BA Art History and History

Year of entry: 2024

Course unit details:
Living and Dying in the Ancient World

Course unit fact file
Unit code SALC10602
Credit rating 20
Unit level Level 1
Teaching period(s) Semester 2
Offered by Classics, Ancient History & Egyptology
Available as a free choice unit? Yes


Drawing on literary, art historical and archaeological evidence, this course introduces you to key developments, concepts and ideas common to many ancient societies in and around the Mediterranean between the Neolithic and Roman periods. Intentionally designed to be interdisciplinary, you will explore how ancient people lived and died from a variety of angles and thus gain insights into theoretical approaches and philosophical underpinnings of core disciplines in the School of Arts, Languages and Cultures. Topics explored revolve around central issues experienced by mankind, and include the appearance of cities and resulting consequences of urbanisation, the emergence of writing and the social impact of literacy, the nature and importance of public entertainment, how societies cope with death and the legacy of the past. You will explore several central themes in lectures, seminars, and your written submissions, and engage directly with the ancient evidence at the heart of each issue. By doing so, you will gain a broad foundation in the ideas and concepts you will use throughout your degree programme.


  1. To introduce students to a range of issues at the very core of ancient (and indeed modern) societies through a series of case studies.
  2. To introduce students to a wide variety of pertinent literary, art historical and archaeological evidence from ‘Old World’ societies.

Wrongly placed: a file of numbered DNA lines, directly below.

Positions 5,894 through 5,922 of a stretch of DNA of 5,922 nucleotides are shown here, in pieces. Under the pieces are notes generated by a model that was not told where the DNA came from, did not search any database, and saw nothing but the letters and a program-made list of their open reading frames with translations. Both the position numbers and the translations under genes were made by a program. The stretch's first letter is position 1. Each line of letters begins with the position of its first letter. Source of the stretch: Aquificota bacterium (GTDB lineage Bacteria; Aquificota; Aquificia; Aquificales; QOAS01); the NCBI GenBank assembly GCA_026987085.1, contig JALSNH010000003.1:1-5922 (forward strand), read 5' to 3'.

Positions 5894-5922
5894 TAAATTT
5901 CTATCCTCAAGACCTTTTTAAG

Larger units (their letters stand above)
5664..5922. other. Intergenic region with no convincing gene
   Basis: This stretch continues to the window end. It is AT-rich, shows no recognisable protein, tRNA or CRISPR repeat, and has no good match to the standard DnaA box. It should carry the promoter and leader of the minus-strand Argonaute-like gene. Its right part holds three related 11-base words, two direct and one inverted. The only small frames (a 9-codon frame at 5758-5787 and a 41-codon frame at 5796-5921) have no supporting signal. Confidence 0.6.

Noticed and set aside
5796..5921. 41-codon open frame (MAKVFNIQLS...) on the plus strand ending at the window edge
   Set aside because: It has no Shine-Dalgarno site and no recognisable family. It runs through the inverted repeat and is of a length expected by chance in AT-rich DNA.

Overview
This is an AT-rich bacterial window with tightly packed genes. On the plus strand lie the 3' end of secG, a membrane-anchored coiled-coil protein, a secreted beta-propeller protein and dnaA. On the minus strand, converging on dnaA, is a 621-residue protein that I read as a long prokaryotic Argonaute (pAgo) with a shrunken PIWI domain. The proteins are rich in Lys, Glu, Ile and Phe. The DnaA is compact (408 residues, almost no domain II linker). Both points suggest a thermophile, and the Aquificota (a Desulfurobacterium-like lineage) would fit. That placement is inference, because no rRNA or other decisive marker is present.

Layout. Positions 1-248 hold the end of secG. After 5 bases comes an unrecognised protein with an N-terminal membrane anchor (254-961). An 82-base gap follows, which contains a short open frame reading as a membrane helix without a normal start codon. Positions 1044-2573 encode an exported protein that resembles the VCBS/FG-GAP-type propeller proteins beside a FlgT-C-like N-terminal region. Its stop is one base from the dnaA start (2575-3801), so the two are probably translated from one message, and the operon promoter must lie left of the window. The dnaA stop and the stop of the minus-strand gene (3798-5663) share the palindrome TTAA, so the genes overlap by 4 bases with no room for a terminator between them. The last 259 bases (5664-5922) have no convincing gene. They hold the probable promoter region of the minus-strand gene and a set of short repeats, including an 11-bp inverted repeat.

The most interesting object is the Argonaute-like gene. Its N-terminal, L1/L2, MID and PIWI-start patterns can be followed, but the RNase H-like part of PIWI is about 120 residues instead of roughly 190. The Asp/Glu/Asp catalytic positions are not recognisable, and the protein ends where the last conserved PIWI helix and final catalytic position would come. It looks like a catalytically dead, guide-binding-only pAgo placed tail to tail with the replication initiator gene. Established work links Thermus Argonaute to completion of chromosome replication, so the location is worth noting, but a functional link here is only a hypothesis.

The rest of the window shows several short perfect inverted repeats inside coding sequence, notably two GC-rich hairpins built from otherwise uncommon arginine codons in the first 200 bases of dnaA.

3. To help students develop an awareness of the diversity of theoretical approaches, concepts and evidence available for the analysis and interpretation of social issues.
  4. To encourage students to develop critical skills by analysing a variety of key evidence types.

Knowledge and understanding

  • Acquired basic knowledge of core issues for different cultural and (pre)historical contexts from the ‘Old World’.
  • Developed an awareness of different types of evidence, as well as an appreciation of the problems involved in marshalling these different kinds of evidence.
  • Demonstrated some knowledge of the critical methods which link many of the disciplines within the School.

Intellectual skills

  • Demonstrated an ability to evaluate and reflect upon different theoretical approaches and evidence types.
  • Acquired experience in summarizing ones intellectual position.
  • Acquired experience in marshalling the evidence to support one’s own argument.

Practical skills

  • Acquired experience in presenting and reflecting upon evidence orally in a group context.
  • Demonstrated an ability to utilize Blackboard.
  • Demonstrate an ability to research a topic using library and internet resources.
  • Developed an awareness of appropriate academic conventions for presentation of written arguments.
  • Acquired experience in planning, conducting and presenting an essay of 2,000 words.